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Pasteurization, Healthy Babies, and a New Kind of Buying

Diagram for clean milk (background)
From The Home and the Family by Helen Kinne and Anna M. Cooley, 1917
Growing knowledge about public health and the causes of disease made its way into domestic science classes and textbooks. This diagram came from a school textbook for pre-teen girls.

Advertisement for the A & P Supermarket (above)
From Ladies’Home Journal, February 1951

Advertisement for Chevrolet automobiles (above)
From Ladies’Home Journal, September 1956
Trips to the supermarket, usually by homemakers in family automobiles, replaced home milk delivery.

Newspaper advertisement for pasteurization, 1930s (above, top)
Published by Oakhurst Dairy Company, Portland,Maine
Courtesy of Oakhurst Dairy
Milk consumers did not quickly accept pasteurization or even believe that it was beneficial. Decades after milk pasteurization became possible, not all localities had it.

Over the course of a century, milk and the way it traveled from dairy to doorstep were transformed. After pasteurization and government oversight put an end to deadly milk-borne epidemics, especially among children, milk gradually came to be considered an essential part of the American diet.Now a capital-intensive, mechanized dairy industry produced clean, homogenized, and standardized milk products in disposable containers. Suburban sprawl increasingly made the daily milk route inefficient and unprofitable. By the 1960s, the housewife in the family car had replaced the milkman on his delivery route. Supermarkets, refrigerators, and affordable automobiles made the milkman obsolete, and home milk delivery as a reassuring staple of city and village life receded into memory.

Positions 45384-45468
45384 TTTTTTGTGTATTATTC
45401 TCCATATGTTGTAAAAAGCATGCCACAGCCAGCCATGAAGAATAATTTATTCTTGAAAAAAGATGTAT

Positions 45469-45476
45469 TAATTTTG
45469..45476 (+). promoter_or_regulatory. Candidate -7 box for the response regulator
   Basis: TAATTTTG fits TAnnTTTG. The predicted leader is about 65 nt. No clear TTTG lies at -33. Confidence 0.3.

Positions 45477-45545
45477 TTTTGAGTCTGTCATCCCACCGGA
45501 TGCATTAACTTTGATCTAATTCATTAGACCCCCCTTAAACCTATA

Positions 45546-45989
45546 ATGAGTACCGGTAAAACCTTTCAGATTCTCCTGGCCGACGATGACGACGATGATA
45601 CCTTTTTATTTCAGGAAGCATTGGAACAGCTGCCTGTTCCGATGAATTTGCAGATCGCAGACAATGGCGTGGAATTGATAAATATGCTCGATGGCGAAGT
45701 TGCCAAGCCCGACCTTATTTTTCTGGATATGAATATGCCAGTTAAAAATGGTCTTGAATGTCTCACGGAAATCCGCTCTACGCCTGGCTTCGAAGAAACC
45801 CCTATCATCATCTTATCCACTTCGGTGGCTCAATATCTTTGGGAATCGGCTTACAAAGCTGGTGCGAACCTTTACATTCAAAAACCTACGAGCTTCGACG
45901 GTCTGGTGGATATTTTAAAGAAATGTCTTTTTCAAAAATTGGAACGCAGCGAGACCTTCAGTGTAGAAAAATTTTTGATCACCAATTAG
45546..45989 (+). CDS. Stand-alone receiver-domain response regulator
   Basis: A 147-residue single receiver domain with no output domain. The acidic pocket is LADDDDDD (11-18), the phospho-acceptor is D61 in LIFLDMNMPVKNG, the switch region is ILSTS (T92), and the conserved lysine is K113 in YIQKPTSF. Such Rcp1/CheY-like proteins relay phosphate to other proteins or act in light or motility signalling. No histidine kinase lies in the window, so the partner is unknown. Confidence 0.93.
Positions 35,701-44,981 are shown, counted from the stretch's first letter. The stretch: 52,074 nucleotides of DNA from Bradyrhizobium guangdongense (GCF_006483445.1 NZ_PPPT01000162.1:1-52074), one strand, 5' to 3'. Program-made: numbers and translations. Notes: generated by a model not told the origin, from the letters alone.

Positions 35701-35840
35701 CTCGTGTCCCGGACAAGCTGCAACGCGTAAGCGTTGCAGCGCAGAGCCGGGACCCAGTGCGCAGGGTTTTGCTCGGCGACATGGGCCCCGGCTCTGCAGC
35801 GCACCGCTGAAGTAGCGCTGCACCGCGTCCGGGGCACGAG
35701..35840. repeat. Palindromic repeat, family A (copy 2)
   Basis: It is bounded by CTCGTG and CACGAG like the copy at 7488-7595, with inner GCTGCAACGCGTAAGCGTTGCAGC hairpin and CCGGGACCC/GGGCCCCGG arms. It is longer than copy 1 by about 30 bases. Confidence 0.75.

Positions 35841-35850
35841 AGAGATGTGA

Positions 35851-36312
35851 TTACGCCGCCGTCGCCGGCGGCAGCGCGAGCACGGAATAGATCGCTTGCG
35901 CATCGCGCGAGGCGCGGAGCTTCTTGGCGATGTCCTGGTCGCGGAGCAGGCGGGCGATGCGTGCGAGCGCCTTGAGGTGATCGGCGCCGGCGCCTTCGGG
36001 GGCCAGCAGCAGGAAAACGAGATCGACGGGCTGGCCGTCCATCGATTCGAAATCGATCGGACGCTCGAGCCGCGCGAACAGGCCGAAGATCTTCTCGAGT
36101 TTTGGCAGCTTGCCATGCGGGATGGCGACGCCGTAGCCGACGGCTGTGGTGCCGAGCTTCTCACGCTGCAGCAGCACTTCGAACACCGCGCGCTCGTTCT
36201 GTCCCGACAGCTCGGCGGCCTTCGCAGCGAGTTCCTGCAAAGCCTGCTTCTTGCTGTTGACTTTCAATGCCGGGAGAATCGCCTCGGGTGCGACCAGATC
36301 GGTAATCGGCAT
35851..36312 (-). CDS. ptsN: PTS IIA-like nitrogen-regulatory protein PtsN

A typical supermarket of the 1950s

From The Hood Story: A Century of Progress in the New England Dairy Industry, circa 1953
Courtesy of the Society for the Preservation of New England Antiquities Supermarkets represented a new kind of buying and selling that depended on self-service featuring prepackaged, heavily advertised food products under one large roof, often miles from where the customers lived. What a difference from the small, local specialty shops and home delivery of the past!


Pasteurization, Healthy Babies, and a New Kind of Buying